Photos by Sarah McCarty Arneson

Grass and Stone

Addie had always been drawn to letterpress. Having few letterpress options in Greensboro, they found Parklife Press when searching for studios in the Durham area. Working under a tight deadline and having little time to spare, they were pleased when Parklife's website showed a "clear design aesthetic as well as up front design details and pricing options," and felt that the format prepared them for a seamless consultation with Travis. They were immediately drawn to the Parker design because it was clean and simple, and they loved its use of typography.

They used grass and stone inks throughout. The green, used sparingly — for their names, the RSVP postcard-style return address, and for the invitation's edge painting — was a nice touch for their not-quite-spring wedding in March. "It felt really fresh and added just enough pop," Addie says. They ended up using the colors and color names as a thematic springboard — "grass and stone" became a motif at their wedding, with centerpieces of planters of grass, and stone-colored bridesmaids dresses.

The RSVP and welcome cards provided another showcase for the dramatic pop of typographic embellishment. This particular script font comes with an extensive set of alternative characters and ligatures, providing lots of options for the designer. Choosing which to use and where is key. Addie noted, "Travis gave great suggestions on how and where to add flourish to our names without it being over the top. We trusted him completely!"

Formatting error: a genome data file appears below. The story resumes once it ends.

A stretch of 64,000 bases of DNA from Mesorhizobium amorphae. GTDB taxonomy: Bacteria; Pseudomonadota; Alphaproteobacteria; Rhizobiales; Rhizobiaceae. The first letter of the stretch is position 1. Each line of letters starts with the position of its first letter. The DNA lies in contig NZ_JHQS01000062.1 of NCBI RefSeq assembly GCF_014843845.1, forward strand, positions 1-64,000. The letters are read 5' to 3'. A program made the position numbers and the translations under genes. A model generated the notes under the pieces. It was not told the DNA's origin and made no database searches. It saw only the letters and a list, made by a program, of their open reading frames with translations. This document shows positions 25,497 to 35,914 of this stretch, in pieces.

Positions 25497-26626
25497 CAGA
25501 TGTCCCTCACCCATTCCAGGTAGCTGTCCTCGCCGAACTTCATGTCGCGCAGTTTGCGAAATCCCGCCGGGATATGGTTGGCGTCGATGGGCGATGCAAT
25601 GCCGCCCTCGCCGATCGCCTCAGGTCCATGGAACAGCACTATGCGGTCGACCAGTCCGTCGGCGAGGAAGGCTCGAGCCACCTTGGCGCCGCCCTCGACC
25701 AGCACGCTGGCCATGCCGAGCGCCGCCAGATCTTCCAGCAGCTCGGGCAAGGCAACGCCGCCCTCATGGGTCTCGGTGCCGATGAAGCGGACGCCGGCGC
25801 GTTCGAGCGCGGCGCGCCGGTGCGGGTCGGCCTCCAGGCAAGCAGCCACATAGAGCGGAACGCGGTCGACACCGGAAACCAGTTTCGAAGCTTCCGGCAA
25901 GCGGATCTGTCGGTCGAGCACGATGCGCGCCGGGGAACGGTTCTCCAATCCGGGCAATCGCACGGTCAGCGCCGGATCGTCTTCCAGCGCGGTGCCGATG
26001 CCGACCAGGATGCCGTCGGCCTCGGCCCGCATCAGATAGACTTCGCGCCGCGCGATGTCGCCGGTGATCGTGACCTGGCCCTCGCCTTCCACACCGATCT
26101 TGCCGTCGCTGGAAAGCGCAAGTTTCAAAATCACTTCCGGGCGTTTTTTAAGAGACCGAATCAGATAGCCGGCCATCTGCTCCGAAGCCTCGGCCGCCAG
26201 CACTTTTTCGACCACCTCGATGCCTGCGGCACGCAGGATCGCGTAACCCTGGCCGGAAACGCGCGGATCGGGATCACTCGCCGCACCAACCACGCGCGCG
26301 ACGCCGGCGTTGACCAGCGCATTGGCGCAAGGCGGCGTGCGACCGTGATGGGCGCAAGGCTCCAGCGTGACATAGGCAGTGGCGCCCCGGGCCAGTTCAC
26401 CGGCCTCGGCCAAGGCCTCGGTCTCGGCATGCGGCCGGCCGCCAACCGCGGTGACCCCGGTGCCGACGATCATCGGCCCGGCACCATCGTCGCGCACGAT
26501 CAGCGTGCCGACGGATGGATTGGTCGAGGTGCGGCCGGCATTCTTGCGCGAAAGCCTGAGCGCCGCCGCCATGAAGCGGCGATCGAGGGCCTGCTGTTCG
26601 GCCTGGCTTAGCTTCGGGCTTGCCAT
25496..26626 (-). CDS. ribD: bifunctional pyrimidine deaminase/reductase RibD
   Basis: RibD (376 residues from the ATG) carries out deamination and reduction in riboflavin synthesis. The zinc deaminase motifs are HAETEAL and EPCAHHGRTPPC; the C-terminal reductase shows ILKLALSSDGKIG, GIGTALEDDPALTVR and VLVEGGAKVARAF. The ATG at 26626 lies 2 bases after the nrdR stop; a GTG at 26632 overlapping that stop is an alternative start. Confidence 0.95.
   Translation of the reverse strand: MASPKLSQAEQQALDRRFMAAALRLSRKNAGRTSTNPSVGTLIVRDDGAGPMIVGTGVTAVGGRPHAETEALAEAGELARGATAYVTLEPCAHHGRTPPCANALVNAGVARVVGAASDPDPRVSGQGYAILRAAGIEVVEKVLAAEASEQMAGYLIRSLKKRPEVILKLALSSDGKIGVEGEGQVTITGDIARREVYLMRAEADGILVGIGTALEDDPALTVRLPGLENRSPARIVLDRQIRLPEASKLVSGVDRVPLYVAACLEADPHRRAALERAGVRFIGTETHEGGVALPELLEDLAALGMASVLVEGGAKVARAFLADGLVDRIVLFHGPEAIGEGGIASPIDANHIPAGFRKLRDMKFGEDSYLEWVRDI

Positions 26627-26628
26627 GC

Grand Tetons

Laura and Graham love skiing and love the mountains. Both their families were very connected to Jackson Hole — a beautiful spot in Wyoming nestled in the valley of the Teton Range — and so they knew they wanted to have their wedding there. They also wanted to incorporate the famous landscape in their invitations. They loved the tea-length card because it's unusual and distinctive, and also because they knew the proportion would highlight the mountain range illustration.

Travis worked with Laura to create the custom Teton art, and it was used on the invitation and on the program cover. Espresso and sherbet inks worked beautifully with the extra thick ecru paper, and corresponded with the wedding colors (brown was a featured color in the wedding, and the floral centerpieces had a pop of orange). The edges of the invitation card and the program cover were painted to tie together the sherbet accent ink used throughout.

The set included a card inviting guests to the other events (a Friday night dinner and a Sunday brunch), and the RSVP card covered replies to these events as well as the wedding itself. It also had space to request a vegetarian menu and note lodging plans.

Laura became familiar with Travis' studio while she was at business school in nearby Chapel Hill. She was amazed by his work, and said that "selecting who to do my invitations was the easiest part of planning."  "Everyone loved the invitations," she said. "I got many compliments."